28. Provide learners with access to teachers who know how to use digital tools and resources

  29. E-Learning for Teacher Development Source: Teacher Development in E-Learning Age. UNESCO (in press)

  30. The Role of E-learning in Teacher Development…. tp.. Helping Teacher move from……

  31. Provide leadership in working with communities to develop meaningful, high quality, culturally relevant content in local languages

  32. The Four Directions Project An Indigenous Model of Education

  33. Use of Technology to Develop Culturally Relevant Content • Use of technology: • to develop culturally responsive content in local languages • to incorporate traditional cultural knowledge into curriculum • to preserve and revitalize native languages

  34. Virtual Museum Partnerships • Many cultural & historical artifacts of indigenous peoples are spread across the world in museums and private collections • Partnerships between museums & tribal schools offer way to create virtual museums that “digitally repatriate” items back to their cultural homelands

  35. Provide leadership in enabling communities, schools, teachers, students to create, share and exchange digital content

  36. Cultural Appropriation of ICT to Empower Indigenous Communities • Enable native voices to share what is shareable about their culture • Use the Internet as means of fostering cross-cultural understanding and to share knowledge with other indigenous peoples • To digitally repatriate important cultural artifacts resident in museums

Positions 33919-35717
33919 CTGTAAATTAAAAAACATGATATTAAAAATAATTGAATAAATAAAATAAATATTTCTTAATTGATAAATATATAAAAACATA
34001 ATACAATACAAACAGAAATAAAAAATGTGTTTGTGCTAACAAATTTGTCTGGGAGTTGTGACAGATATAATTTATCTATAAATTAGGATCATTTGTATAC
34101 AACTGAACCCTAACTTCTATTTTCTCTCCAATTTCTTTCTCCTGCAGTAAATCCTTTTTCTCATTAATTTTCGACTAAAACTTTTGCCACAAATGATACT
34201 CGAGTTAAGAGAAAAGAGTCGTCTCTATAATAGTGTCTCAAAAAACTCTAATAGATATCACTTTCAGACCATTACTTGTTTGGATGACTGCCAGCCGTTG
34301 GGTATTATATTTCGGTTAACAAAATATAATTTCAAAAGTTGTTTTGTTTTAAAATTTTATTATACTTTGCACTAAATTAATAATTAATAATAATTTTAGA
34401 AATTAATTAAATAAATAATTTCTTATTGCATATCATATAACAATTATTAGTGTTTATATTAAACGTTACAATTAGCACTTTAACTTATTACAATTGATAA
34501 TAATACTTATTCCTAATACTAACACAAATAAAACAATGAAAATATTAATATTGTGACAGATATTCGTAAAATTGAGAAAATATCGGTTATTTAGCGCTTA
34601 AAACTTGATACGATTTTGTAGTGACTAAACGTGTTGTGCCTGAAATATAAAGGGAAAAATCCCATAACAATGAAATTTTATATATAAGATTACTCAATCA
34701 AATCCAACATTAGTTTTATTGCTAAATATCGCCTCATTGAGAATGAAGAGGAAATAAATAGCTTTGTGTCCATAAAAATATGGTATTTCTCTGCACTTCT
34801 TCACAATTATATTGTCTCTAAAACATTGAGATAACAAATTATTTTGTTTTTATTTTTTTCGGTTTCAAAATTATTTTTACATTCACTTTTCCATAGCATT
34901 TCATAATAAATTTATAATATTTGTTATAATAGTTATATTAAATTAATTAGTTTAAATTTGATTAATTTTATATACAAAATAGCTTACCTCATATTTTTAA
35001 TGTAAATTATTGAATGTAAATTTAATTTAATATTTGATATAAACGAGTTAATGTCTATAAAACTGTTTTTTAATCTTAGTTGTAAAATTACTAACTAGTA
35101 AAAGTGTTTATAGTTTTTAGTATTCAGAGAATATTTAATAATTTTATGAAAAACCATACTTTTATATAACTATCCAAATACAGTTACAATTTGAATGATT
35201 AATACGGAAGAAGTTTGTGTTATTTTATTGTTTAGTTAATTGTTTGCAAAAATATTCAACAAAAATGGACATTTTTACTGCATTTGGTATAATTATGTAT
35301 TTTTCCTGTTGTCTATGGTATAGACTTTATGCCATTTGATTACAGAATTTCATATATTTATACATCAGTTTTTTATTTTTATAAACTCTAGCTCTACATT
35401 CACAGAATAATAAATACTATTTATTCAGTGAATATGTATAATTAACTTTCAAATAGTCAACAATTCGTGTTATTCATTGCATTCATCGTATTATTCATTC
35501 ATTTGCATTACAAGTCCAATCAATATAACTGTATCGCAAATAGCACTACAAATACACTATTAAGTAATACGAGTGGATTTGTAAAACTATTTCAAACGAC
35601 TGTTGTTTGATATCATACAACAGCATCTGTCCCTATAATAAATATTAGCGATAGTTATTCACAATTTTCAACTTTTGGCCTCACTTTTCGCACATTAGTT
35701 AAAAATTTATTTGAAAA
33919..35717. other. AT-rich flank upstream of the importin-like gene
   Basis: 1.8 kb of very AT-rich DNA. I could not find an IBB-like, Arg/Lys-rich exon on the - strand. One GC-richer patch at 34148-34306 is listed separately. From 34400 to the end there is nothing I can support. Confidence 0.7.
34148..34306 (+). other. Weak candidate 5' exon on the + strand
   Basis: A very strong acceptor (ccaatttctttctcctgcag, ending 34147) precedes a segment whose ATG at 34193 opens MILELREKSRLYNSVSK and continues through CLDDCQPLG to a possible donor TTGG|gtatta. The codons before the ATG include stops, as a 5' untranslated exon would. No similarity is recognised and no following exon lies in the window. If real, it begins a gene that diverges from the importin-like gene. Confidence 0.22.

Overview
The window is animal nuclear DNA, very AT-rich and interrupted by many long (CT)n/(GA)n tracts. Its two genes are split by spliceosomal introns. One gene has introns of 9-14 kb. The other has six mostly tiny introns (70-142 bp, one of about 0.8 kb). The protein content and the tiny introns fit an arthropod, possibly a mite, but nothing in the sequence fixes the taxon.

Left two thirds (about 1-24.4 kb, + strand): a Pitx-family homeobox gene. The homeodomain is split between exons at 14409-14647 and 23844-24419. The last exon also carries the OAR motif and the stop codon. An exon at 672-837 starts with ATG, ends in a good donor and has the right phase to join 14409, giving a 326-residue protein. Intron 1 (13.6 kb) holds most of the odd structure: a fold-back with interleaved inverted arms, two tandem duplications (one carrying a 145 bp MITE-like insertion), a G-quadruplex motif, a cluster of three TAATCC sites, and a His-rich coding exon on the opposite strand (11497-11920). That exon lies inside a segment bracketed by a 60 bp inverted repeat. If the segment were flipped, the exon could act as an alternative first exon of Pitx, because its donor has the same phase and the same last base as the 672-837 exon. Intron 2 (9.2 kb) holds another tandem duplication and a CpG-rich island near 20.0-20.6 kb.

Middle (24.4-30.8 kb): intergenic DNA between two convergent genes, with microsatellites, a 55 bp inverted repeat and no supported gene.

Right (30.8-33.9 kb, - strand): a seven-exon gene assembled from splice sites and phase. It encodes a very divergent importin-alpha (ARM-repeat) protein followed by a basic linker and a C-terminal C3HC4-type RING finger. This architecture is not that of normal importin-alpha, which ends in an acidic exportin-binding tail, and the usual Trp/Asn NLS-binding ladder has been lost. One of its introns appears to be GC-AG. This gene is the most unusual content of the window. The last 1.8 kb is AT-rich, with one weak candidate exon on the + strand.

37. Provide leadership in research on the application of digital technologies to enhance learning for all groups

  38. SummaryLeadership Opportunities &Challenges of Teacher Education Working with accreditation agencies for teacher digital fluency Developing pilots to demonstrate effectiveness and feasibility Work with community members to develop culturally responsive cultural digital content in local languages

  39. Summary Leadership Opportunities and Challenges for Teacher Education • Provide leadership in open educational resources • Collaborate with telecommunications regulatory agencies to develop policies that will support educational development • Establish trans-national partnerships with teacher education institutions in developing countries to foster exchanges and sustained dialogue

  40. Contact:Paul